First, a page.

Welcome to the official website of the Florida Panther Project, founded in 1993 "...the oldest 501(c)(3) non-profit dedicated to the Florida panther in existence!"
While our site is being updated and new information being added, please feel free to call us at (941) 376-2357. We will be happy to update you on upcoming events and current group programs.
Call and schedule your group for a FREE "Back From The Brink" program! (941) 376-2357 anywhere in Florida, anywhere in the southeastern United States !!
The Florida panther is currently on the Federally-protected Endangered Species list. Many estimates suggest that there are between 180-230 wild panthers in the entire state. Although there is wide disagreement over the actual number, these are the last remaining documented cougars in the eastern United States.The so-called Eastern cougar, reported for years up and down the Appalachian Trail, has recently been listed as "Extinct" by the Department of the Interior. A recent listing by the IUCN declared all pumas in North America to be one and the same. The USFWS recently announced their five-year review of the Florida population for continued protection under the Endangered Species Act.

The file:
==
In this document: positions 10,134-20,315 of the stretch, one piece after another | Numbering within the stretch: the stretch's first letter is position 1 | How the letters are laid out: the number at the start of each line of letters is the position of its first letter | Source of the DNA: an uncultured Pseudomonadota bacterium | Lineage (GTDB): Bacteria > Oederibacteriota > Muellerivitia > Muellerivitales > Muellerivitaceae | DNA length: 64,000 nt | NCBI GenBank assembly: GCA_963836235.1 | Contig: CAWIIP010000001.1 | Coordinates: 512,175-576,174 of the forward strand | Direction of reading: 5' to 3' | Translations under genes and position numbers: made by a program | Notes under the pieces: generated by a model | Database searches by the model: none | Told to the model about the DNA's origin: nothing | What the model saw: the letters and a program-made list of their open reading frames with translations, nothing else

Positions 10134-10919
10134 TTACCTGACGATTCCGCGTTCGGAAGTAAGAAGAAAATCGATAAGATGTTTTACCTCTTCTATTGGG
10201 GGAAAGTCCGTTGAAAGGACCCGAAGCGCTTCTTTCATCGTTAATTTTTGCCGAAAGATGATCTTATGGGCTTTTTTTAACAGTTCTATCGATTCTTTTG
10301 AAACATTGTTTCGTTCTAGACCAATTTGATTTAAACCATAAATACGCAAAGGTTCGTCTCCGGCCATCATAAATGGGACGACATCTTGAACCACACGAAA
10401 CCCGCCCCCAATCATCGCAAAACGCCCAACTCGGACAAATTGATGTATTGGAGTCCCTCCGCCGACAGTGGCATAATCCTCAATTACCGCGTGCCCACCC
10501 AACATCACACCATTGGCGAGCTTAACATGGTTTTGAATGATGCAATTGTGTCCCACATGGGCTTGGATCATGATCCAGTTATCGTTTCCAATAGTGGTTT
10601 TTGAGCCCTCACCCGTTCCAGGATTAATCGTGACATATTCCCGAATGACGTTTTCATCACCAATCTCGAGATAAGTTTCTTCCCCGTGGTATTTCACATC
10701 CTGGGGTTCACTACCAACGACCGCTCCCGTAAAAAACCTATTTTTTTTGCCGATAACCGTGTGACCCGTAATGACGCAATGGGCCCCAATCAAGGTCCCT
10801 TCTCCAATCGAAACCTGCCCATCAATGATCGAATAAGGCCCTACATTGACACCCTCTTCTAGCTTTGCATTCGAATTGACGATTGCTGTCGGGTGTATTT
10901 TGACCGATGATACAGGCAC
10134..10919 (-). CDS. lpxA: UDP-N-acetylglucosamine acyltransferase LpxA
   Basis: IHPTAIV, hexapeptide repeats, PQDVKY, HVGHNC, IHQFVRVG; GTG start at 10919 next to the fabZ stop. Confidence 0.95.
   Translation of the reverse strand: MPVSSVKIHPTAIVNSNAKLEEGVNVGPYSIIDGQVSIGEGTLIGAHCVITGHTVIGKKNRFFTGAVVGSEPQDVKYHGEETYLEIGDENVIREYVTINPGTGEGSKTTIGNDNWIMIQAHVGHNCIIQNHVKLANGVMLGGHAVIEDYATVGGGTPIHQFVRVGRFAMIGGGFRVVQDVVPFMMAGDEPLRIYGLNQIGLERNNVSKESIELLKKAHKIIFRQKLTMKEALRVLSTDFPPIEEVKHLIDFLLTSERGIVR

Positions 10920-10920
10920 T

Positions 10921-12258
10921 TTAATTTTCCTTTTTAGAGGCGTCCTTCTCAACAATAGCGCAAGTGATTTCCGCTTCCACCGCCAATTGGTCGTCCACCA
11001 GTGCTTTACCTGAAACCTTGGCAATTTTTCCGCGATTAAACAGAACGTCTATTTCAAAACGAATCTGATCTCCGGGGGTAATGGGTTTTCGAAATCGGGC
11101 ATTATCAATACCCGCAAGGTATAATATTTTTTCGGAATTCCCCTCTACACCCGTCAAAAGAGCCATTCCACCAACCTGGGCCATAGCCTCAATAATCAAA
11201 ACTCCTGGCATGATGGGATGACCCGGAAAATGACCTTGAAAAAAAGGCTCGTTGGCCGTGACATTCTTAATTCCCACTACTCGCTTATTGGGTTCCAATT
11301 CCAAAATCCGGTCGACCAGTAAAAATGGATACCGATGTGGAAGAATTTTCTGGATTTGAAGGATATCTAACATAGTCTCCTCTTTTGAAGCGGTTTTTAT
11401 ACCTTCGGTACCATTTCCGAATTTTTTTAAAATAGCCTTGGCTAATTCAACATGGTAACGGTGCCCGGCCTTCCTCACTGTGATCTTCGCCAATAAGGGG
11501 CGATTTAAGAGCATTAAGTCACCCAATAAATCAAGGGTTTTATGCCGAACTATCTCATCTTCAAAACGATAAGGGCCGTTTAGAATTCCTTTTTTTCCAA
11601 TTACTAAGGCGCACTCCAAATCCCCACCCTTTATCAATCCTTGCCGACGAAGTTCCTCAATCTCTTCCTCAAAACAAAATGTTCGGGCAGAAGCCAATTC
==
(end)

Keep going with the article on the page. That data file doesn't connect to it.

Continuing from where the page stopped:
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EXCITING DEVELOPMENTS FOR THE FLORIDA PANTHER PROJECT
June 21, 2015
Bill Samuels was the subject of a very informative, and very nostalgic story in the Sarasota Herald-Tribune recently, highlighting his more than 20 year adventure helping in the recovery of the panther in Florida. In addition, in conjunction with the Florida Fish & Wildlife Conservation Commission meeting in Sarasota in June, Mr. Samuels was interviewed by the local ABC7 TV Station, and his interview was used as a backdrop for stories Monday, and Tuesday at 6pm and also at noon Tuesday. Congratulations, Mr. Samuels from all your family and friends!!
the video of the interview is on the ABC-TV 7 website
"MySuncoast.com" click on videos, and click on June 21 FWC conference notes
Please see our "Events" page for
Other Names: Puma, Cougar, Mountain Lion
Status: Endangered in Florida.
Population: Unknown at this time. Many published figures use the 180-230 USFWS estimate, however there is widespread and quite vehement disagreement over what an actual number may be. It is quite certain, however, they have very successfully rebounded at this point.
Threats: Increasing human development and population growth in Florida has led to habitat loss. Naturally occurring northward dispersal of young males has created a whole new dilemma for Florida. These animals are looking to establish new areas for their home ranges in areas that have not seen panthers in many, many years.
Survival: The Florida panther has an average life span of 8 years in the wild. Chief mortality factors are car / truck collisions and fighting with other panthers.